CMI’s Mortality Projections 2017 model: What’s in store for pension schemes?

We take a closer look at the CMI’s latest projection of lower life expectancies and the impact this will have on scheme liabilities.


Recent years have seen increases in numbers of deaths (which had previously been falling), although in part this is due to the aging population. The CMI_2017 model reflects (more of) this relatively heavy experience, as it allows for experience to 2017.  It will therefore generate lower improvements than CMI_2016, which will equate to lower life expectancies and lower liabilities than previously predicted. 

Care should be taken before rushing to reflect this adjustment, particularly for scheme funding decisions. It is important that schemes consider both the relevance of population level data to their membership, and the extent to which possible drivers of recent experience could continue in the future, when considering assumptions for future improvements

Background

The CMI have published the latest version of the CMI Mortality Projections Model, CMI_2017. This model has become the industry standard when projecting mortality improvements into the future. In essence, the model takes initial rates of improvement, derived from historical data, and projects them to a (user specified) long term rate. Users have the option of either using the ‘core’ parameterisation, or else varying the parameters to adjust the way the model is fitted to historical data and/or the way the initial rates are projected to the long term rate.

The main change in this latest version is the data used to calibrate the core model (and so derive initial rates of improvement).  As before, this is based on England & Wales population data, as published by the ONS. However it has been updated to include data in respect of 2017 (and so is calibrated to 1977 to 2017, rather than 1976 to 2016 used for CMI_2016). 

Exploring recent experience

An individual’s mortality rate is the probability that they will die in the following year; these rates differ by age and gender. To consider how mortality rates change over time, we can use the annual Standardised Mortality Rate (‘SMR’). This is essentially the mortality rates at different ages averaged over the same ‘standard’ population. A fall in SMR indicates increasing life expectancy as overall people are less likely to die in the following year.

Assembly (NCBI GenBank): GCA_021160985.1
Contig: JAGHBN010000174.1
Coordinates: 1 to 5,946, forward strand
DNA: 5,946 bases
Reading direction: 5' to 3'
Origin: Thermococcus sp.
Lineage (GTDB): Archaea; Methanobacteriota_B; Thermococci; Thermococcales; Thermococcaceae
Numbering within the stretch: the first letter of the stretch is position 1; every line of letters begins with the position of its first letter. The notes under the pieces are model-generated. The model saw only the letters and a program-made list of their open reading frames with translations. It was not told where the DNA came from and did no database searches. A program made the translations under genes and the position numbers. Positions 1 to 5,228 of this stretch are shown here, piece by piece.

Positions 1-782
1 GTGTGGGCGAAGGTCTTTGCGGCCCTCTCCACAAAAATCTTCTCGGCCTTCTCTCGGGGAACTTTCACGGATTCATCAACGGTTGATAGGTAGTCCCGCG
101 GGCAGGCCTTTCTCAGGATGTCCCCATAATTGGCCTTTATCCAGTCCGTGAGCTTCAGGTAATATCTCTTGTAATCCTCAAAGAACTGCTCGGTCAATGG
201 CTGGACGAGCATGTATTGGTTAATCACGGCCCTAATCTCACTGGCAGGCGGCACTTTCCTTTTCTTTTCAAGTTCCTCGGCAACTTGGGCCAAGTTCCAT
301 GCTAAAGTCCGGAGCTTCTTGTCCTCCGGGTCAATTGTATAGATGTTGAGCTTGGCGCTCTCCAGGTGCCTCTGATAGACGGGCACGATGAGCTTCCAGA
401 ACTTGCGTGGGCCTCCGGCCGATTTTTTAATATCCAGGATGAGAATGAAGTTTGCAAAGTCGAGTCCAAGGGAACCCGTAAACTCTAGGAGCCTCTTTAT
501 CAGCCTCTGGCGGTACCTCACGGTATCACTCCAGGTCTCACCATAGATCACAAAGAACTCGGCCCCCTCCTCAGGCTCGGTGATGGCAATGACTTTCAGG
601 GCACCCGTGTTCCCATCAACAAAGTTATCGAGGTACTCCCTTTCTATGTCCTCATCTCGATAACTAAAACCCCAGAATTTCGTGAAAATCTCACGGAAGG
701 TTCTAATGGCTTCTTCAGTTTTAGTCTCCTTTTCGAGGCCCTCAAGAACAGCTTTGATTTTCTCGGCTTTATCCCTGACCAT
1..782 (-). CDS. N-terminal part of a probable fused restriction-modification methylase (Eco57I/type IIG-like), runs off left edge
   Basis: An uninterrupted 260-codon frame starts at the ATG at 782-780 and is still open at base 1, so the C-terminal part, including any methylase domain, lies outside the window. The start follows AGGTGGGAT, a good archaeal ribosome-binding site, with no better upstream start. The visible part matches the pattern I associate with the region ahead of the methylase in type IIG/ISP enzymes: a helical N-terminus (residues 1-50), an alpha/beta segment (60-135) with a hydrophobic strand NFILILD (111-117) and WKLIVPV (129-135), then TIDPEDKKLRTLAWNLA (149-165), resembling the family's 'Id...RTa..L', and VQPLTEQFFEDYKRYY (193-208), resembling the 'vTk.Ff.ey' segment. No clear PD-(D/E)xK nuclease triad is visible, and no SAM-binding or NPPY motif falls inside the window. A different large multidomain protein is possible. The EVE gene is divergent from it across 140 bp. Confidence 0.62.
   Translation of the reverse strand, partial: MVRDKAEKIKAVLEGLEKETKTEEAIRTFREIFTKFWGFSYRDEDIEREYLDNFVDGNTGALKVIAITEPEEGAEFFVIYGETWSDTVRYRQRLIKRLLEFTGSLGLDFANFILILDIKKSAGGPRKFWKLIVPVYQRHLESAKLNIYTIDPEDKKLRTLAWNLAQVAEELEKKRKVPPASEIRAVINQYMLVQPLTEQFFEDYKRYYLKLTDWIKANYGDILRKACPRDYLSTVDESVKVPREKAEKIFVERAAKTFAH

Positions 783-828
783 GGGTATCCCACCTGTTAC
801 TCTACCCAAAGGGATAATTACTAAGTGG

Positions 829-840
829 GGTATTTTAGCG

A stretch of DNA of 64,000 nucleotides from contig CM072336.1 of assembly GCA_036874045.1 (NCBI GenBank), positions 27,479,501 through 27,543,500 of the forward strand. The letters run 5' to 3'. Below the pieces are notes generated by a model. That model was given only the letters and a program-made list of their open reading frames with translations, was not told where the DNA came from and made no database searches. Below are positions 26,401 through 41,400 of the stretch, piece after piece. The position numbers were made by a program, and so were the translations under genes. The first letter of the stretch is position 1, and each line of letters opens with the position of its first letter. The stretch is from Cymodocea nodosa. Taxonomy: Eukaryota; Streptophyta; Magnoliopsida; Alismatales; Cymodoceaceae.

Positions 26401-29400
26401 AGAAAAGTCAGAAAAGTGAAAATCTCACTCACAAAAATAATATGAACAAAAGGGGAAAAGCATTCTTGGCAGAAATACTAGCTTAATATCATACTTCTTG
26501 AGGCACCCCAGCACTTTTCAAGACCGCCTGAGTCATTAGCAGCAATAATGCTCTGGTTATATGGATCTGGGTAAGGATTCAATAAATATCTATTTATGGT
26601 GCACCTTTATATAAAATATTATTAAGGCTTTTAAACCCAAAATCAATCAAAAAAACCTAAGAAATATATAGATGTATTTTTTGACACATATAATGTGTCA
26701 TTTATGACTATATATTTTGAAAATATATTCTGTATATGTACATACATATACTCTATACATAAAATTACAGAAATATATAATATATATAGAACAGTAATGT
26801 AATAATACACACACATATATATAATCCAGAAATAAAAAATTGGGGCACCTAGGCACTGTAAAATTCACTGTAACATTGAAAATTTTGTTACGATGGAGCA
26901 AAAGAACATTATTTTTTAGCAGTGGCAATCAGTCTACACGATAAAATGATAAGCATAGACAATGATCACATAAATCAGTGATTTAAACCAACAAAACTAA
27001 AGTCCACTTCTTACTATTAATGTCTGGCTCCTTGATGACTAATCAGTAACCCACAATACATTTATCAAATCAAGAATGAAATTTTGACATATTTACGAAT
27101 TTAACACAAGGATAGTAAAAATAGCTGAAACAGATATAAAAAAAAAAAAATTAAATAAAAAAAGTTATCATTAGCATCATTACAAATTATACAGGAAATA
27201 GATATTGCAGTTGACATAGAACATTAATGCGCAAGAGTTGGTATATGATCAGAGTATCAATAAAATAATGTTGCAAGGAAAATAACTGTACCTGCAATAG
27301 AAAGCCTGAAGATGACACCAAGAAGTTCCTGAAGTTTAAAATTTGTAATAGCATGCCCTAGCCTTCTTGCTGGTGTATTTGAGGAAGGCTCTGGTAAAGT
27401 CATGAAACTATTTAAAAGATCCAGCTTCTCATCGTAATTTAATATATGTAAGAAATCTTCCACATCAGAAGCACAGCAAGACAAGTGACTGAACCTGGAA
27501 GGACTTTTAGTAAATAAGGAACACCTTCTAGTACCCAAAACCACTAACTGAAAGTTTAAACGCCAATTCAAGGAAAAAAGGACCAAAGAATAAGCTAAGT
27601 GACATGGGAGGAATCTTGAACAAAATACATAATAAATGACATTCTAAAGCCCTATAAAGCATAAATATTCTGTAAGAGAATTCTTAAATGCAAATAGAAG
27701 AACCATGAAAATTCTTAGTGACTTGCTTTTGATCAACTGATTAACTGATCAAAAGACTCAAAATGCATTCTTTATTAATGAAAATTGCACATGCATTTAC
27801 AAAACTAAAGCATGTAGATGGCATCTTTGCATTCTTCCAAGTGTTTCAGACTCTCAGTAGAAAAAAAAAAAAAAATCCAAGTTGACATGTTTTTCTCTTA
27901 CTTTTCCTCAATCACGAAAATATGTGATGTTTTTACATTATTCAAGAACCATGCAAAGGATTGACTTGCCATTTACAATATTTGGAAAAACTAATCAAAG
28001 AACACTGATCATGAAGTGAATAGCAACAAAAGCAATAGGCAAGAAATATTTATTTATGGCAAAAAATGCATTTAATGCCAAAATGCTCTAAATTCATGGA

Using the SMR gives us a better understanding of how mortality is improving over time than simply looking at the annual number of deaths.  This is because the England & Wales population is aging (i.e. the average age is increasing over time).  Therefore, if mortality rates were unchanged from one year to the next, we would still anticipate an increase in the number of deaths over the year of around 2-3%.

Looking at how the SMR has evolved over time, as shown in the chart below, we can see how it fell relatively steadily over the 2000s (the dotted lines are the average annual increase from 2000 to 2011, applied to the SMR in 2011), but the last few years have seen much slower improvements.

Standardised mortality rate chart

Fitting to historical data in the CMI model

The chart below illustrates the initial annual improvements to mortality rates at different ages that result from the core parameterisation of the CMI_2017, for men and women. These are the improvements that are assumed to apply in 2017.  We show the corresponding initial annual improvements from CMI_2016 for comparison.  

Initial annual improvements chart

We can see above that the initial rates for CMI_2017 are lower than the corresponding improvements from CMI_2016 for nearly all ages, for men and women.  This is primarily due to the impact of introducing 2017.

Resultant life expectancy

The chart below shows the impact of moving from CMI_2016 to CMI_2017 on (cohort) life expectancy at a range of ages (as at 1 January 2018), using S2 base tables and assuming a long term rate of 1.5% p.a. in each case.

Change in life expectancy
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